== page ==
Farming depicts the true-life experiences of writer-director Adewale Akinnuoye-Agbaje. A coming of age story that you have never witnessed before, dealing with the heart-breaking circumstances of a boy, turned young man who once rejected and ridiculed for simply being Black, internalizes his hatred and becomes an unlikely skinhead. Our editor, Joy Joses, shares her thoughts on the film.
As a woman in my 40s of West African descent, the notion of Farming was a familiar concept. During my parents’ generation, it was a way of life in the 60s and 70s, a system where thousands of Nigerians paid white British foster families to ensure their children had access to the privileges of living in a first world society while they hustled to either study or work. Without dwelling on the rights or wrongs of such a practice, even with my familiarity of the practice, the opening credits which saw Tolu (played by the wonderful Genevieve Nnaji) and husband Femi (played by the film’s writer and director Adewale Akinnuoye-Agbaje), clearly heartbroken as they handed over their tiny baby son, really brought home the heartache and desperation that would have propelled these parents to do this. It’s so easy to sit back and judge the rational of a parent who would hand over their child to complete strangers and pay them, but I realised I was watching these scenes through the present lens of the world we live in now. It was a different time back then.
From the opening credits, it was clear that this film was going for the jugular, depicting a gritty realism to the film’s location of 1970s Tilbury. Agbaje’s attention to detail is faultless, [I read later that he replicated the terraced house in Tilbury in which he grew up in]. Having strolled through some of these Essex streets myself, I found myself looking out for landmarks on the screen, it was that authentic.
The film centres on the life of Enitan (played by Zephan Amissah), a young boy “farmed out” by his parents to a white British family in the hope of giving him a better future. Caught between two worlds and belonging to neither, Enitan’s need for love and acceptance is exploited by the adults in his life, transforming a shy, sweet boy into a teenage menace.
“It takes a village to raise a child”, but you couldn’t help wondering, “where was Enitan’s village all this time?”
Enitan is constantly vying for the love and affection of his dubious foster mother Ingrid (played by Kate Beckinsale) who overlooks him and instead regularly threatens to send him back to “Wooga-Wooga Land” if he steps out of line.
It comes as no surprise when Enitan turns into an angsty, self-hating teen, now played in a brooding and charismatic manner by Damson Idris. Before long, he catches the eye of the local racist gang, the Tilbury Skinheads, whose leader after humiliating and dehumanizing Enitan, allows him to follow them about as their pet. It says loads that this small tolerance, however deluded instills in Enitan a fierce loyalty and a hope that he has at last, found a place where he belongs.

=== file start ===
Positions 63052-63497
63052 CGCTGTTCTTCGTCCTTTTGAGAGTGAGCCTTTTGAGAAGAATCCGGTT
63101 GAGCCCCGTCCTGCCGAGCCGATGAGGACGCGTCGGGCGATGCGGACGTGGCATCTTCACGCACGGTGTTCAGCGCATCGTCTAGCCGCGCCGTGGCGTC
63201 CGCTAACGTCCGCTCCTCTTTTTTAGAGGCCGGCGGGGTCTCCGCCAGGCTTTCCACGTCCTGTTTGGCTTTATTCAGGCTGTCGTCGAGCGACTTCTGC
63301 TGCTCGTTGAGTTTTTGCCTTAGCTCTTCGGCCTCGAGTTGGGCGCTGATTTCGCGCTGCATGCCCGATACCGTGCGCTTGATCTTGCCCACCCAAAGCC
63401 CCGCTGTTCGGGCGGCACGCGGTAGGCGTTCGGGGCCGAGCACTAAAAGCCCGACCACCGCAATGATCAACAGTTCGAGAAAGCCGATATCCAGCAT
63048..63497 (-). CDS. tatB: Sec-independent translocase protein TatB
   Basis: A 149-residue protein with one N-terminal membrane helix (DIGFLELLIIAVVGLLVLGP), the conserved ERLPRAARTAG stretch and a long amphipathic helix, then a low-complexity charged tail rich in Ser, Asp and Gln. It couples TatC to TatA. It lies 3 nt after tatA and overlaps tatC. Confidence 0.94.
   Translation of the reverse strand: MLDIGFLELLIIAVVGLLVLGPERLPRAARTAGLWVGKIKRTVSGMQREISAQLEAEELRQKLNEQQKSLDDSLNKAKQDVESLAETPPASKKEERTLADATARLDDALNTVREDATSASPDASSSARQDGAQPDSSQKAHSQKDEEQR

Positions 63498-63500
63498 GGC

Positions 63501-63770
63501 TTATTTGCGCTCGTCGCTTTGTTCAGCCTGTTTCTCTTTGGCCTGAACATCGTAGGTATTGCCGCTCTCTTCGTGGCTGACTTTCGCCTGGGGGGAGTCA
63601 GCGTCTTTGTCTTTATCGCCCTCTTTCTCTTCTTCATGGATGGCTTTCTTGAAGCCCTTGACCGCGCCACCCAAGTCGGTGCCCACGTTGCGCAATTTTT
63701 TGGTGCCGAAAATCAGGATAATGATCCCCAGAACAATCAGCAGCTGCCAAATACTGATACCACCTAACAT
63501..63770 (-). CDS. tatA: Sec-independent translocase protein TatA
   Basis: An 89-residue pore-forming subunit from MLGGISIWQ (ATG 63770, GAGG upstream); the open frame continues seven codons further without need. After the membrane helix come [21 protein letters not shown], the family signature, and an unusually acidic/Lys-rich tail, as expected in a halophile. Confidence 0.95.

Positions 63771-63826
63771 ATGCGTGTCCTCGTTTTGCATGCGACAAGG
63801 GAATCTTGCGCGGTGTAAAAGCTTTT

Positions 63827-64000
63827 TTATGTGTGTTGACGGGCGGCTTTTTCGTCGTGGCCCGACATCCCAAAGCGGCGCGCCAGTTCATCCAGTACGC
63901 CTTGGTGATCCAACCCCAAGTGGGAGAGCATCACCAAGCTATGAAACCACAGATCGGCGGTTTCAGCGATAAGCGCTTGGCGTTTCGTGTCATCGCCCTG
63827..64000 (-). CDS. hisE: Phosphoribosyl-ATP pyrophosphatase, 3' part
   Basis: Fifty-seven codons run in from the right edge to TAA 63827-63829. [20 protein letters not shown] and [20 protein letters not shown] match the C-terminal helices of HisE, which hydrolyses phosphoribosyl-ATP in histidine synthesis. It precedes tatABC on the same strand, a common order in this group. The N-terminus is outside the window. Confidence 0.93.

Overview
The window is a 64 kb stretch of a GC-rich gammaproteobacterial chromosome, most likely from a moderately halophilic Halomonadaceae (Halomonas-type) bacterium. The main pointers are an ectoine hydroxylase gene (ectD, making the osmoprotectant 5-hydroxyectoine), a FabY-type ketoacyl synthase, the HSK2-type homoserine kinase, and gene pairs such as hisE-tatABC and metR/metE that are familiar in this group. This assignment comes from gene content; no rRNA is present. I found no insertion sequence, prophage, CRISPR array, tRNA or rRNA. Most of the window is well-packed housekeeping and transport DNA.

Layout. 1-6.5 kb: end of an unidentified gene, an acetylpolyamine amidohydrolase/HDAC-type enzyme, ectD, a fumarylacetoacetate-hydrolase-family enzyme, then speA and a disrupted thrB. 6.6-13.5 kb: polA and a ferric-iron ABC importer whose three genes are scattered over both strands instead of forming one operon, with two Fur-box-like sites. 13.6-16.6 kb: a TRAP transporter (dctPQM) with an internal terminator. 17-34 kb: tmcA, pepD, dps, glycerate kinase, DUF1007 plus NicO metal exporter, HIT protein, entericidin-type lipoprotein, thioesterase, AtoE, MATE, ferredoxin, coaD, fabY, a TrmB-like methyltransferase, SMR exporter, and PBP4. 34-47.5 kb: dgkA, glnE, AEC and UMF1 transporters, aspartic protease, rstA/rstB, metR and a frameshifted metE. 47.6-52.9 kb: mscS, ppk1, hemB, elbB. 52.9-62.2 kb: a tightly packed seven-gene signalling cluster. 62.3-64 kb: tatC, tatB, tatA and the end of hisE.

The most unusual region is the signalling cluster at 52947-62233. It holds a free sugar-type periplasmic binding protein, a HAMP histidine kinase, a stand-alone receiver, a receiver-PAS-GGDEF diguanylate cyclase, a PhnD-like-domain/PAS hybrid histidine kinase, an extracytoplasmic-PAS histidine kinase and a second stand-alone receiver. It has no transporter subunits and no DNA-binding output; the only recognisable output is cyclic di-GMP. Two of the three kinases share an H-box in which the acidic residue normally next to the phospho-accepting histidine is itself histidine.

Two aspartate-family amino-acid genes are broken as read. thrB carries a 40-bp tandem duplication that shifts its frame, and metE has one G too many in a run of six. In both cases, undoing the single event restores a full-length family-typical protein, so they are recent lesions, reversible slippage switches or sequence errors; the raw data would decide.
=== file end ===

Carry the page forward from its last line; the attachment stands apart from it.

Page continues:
The bad boy antics of the Tilbury Skins were played as exaggerated caricatures. For me, the real villain of the piece was the circumstances that allowed a shy, sensitive young Black boy to hate himself to the point that he wanted to scour off his Blackness.
There is little in the way of relief from the relentless challenges that Enitan finds himself in throughout his childhood and youth. During the early part of the film a small sliver of hope appeared when after refusing to talk or embrace school his parents emerged and whisked him off to Nigeria. The vibrantly colourful scenes and chaotic noise which are the hallmarks of life in Nigeria only served to frighten the young Enitan ensuring he retreated further into his shell. At one point, Enitan’s grandfather remarked to his son, Femi, “It takes a village to raise a child”, but you couldn’t help wondering, “where was Enitan’s village all this time?”
One can only imagine the turmoil that Agbaje would have had to dredge up to process all of these feelings and memories to commit them to a script for his movie. The overtly racist and dehumanizing antics of the Tilbury Skins, elicit raging feelings of anger and a fighting spirit, compounded by an excellent pulsing soundtrack, which was also produced by Agbaje. However, for me the most poignant scenes centred on the hurt and rejection beautifully acted by the two Enitans throughout his life that caused him to internalize his rejection and to hate his Blackness. The childish view that he could scrub off his Blackness and smear himself with a ghoulish white talcum paste to fit in, only served to cause even more ridicule and torment from his tormentors.
It’s a true story so we know how this particular tale ends. A benevolent teacher (played by Gugu Mbatha-Raw) offers him a last chance at redemption and when he reaches absolute rock bottom, he finally grabs the helping hand, going on to earn a Law degree, and subsequently Hollywood fame and success.
A labour of love with more than a decade developing and bringing his story to the big screen, it would be a travesty if this film doesn’t clean up come Oscar season. It really is that good, go see it!